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Bill & Ted Face the Music is a movie for the year we lost

Bill Ted Face the Music feels a bit like a prank. Franchise filmmaking is king now, and because of this, any revival feels cynical by default. Bill Ted’s Excellent Adventure and its sequel, Bill Ted’s Bogus Journey, are perhaps among the least cynical films ever made: sincere romps through time and the afterlife starring sweet morons who love rock n’ roll. They lack any sort of edge or hint of darkness (even when they go to Hell) and delight in their lack of sophistication. There’s not a lot there, but that’s what makes them charming. This makes the idea of a third film, released over 30 years after the first, feel like a stretch. Yet it might be my favorite movie released this year.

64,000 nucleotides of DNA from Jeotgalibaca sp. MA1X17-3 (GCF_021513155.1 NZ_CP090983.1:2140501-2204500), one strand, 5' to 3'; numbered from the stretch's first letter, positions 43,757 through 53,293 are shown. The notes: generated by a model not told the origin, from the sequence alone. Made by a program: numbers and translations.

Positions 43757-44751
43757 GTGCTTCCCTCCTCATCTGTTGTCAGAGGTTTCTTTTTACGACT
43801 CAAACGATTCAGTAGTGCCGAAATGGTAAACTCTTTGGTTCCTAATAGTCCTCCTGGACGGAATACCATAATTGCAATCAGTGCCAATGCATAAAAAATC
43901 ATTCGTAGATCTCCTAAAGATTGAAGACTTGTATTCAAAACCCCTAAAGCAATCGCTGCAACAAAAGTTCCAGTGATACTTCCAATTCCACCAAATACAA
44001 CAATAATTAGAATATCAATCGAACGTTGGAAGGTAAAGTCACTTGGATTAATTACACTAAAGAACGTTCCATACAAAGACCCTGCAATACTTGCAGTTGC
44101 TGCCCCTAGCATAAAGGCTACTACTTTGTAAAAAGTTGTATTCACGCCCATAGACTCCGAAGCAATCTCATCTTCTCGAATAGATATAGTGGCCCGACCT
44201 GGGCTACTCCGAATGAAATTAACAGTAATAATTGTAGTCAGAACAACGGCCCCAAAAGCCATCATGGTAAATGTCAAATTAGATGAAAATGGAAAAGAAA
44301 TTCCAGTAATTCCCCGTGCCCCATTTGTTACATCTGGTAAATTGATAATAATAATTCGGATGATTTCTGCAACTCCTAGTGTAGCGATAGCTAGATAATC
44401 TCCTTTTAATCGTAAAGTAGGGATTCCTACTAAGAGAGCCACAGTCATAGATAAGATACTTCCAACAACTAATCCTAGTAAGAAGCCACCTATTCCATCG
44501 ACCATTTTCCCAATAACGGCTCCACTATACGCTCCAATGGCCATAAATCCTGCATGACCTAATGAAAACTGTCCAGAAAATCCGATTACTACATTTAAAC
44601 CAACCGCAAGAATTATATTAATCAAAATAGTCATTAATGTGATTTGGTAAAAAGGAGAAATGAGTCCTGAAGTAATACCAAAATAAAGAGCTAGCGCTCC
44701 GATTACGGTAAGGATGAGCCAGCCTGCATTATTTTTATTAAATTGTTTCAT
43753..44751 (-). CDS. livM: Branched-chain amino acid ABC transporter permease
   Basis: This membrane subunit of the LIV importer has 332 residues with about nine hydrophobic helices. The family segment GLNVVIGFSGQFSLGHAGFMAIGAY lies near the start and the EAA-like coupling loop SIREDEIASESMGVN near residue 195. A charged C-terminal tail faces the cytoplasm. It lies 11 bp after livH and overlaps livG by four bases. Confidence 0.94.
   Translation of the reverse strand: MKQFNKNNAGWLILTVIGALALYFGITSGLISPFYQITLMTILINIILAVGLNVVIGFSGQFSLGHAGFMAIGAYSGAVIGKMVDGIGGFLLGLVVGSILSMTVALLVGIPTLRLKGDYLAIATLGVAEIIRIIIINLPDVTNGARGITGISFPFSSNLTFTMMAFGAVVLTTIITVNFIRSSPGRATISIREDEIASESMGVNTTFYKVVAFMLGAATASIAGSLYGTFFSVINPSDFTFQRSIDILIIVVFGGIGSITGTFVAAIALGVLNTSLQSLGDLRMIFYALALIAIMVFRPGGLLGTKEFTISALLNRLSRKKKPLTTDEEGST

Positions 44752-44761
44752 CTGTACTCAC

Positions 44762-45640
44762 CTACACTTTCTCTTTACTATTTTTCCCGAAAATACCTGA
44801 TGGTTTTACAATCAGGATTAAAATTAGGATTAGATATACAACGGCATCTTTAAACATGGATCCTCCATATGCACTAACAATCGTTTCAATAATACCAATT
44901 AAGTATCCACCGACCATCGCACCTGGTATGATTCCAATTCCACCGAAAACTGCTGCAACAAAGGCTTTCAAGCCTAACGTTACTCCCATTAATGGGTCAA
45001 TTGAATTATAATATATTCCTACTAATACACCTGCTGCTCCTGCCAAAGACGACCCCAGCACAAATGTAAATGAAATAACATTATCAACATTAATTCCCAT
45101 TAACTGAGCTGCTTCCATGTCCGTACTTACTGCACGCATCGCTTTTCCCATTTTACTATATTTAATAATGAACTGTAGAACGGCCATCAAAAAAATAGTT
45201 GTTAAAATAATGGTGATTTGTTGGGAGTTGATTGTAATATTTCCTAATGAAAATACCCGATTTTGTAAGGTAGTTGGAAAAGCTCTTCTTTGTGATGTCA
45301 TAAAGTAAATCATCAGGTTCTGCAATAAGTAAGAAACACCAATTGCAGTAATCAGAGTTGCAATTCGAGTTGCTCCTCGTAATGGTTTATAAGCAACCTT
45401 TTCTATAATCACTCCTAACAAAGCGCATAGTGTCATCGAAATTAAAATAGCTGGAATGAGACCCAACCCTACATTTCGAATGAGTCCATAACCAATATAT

I saw Bill Ted Face the Music at a drive-in theater. It was something my partner and I had always wanted to do (drive-ins, not Bill Ted) but lacked the opportunity. In a pandemic, however, drive-ins are among the only safe ways to go see movies outside of your home, so we borrowed a car and drove to see the only new movie playing at the drive-in that night. Neither of us had particularly strong feelings about the film — we were more excited about the act of seeing a movie than we were the movie itself — but it felt like the right one to see on a warm summer night with the windows down and truly bad concession stand food balanced on our laps.

Bill Ted Face the Music, like its predecessors, is a simple movie. Ted “Theodore” Logan (Keanu Reeves) and Bill S. Preston, Esq. (Alex Winter), have been told since they were teenagers that their rock band, the Wyld Stallyns, will write the

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